Why Robots Scare Their Masters
One of the most talked about subjects in robotics today is the uncanny valley hypothesis. So many works of speculative fiction feature robots in relationships with humans that it’s become a cliche, but this idea states that there’s a dip in the graph of human comfort levels when they approach machines that look too much like people. Devices that are disturbingly close to organic life forms often repulse human observers. However, the emotional response becomes far more positive as the machine becomes even closer to humanity.
The term comes from a robotics professor named Masahiro Mori, who referred to the idea as Bukimi no Tani Gensho. This hypothesis was linked to the much earlier essay “On the Psychology of the Uncanny,” which had been completed by Ernst Jentsch in 1906. Even Sigmund Freud‘s 1919 essay “Das Unheimliche” has been linked with the idea that humans are repulsed by devices that are too close to humans.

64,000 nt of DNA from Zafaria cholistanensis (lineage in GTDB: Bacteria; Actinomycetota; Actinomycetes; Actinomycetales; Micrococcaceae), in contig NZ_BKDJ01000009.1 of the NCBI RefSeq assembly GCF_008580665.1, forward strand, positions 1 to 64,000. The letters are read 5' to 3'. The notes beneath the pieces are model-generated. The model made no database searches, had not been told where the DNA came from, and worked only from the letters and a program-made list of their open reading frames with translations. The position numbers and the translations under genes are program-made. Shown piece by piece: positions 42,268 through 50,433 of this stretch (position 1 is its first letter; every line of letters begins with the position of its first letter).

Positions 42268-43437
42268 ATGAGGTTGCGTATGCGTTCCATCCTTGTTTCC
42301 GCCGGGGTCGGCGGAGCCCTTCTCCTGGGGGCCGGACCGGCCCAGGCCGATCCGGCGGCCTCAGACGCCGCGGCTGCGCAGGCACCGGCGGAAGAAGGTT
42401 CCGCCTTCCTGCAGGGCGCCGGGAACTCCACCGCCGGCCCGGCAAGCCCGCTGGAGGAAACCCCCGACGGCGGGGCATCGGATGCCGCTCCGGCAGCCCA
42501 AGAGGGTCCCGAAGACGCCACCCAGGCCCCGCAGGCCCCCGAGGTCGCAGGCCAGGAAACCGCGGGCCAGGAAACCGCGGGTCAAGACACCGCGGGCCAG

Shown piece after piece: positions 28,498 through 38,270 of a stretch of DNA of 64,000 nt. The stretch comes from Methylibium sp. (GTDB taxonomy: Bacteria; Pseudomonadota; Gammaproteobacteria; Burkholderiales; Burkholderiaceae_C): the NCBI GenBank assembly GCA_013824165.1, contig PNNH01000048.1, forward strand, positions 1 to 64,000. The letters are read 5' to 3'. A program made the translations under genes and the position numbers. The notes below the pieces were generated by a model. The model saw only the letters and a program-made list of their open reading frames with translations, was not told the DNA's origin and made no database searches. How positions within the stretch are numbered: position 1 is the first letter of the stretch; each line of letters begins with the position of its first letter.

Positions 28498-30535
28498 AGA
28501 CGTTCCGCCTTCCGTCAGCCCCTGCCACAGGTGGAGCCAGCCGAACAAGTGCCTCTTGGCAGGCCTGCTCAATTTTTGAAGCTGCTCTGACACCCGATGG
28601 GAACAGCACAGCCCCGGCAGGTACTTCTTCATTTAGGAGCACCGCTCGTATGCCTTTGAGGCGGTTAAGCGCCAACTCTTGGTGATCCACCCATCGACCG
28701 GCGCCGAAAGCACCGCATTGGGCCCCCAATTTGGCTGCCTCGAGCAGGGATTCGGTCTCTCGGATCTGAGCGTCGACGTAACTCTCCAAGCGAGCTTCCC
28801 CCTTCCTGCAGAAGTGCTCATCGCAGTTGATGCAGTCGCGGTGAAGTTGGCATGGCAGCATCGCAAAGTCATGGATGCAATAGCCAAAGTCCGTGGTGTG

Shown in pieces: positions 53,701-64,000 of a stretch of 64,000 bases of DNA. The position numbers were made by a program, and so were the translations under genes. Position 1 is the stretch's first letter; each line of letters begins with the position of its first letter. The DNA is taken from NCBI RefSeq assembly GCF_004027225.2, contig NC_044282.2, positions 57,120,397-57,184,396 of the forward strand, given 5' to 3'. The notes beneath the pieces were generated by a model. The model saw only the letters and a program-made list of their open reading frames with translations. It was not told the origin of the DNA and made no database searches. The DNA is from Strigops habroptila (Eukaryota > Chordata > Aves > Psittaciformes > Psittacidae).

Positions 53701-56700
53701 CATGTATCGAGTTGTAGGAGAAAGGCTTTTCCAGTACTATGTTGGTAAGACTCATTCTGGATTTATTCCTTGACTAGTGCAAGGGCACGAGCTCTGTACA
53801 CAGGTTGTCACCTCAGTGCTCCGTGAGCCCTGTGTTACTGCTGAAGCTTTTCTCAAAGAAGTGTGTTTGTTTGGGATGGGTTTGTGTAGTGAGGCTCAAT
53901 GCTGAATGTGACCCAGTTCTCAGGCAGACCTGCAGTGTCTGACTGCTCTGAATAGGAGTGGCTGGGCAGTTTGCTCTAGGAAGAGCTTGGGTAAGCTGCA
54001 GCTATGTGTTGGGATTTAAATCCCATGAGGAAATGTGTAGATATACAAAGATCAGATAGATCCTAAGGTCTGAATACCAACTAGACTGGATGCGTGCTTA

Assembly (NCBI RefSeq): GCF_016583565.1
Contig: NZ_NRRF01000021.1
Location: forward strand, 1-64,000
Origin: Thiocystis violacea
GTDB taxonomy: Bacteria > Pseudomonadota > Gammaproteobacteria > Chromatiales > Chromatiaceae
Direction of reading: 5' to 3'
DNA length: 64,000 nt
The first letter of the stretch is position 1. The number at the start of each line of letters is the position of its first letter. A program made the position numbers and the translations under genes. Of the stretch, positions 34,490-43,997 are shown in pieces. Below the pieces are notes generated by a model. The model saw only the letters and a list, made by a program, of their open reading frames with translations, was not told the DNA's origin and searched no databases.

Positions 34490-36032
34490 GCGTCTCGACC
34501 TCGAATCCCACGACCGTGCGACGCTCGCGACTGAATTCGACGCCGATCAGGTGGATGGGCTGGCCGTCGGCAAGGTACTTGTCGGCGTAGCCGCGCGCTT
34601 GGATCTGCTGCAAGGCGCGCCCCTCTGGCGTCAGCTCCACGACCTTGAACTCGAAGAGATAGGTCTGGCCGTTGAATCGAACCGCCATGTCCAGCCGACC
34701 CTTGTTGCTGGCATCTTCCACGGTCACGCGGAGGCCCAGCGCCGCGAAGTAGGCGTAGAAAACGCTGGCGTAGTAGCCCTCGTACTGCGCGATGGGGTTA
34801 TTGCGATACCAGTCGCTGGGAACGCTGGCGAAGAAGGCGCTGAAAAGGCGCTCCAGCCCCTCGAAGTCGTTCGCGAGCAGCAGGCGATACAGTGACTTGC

Several Japanese and Korean companies have built robots that are eerily close to their creators. People are often unsettled when they view images of these androids. Overcoming the uncanny valley opens up a new can of worms. A society in which people are indistinguishable from machinery would be filled with ethical quandaries.
Image Credit: Posterwire.com
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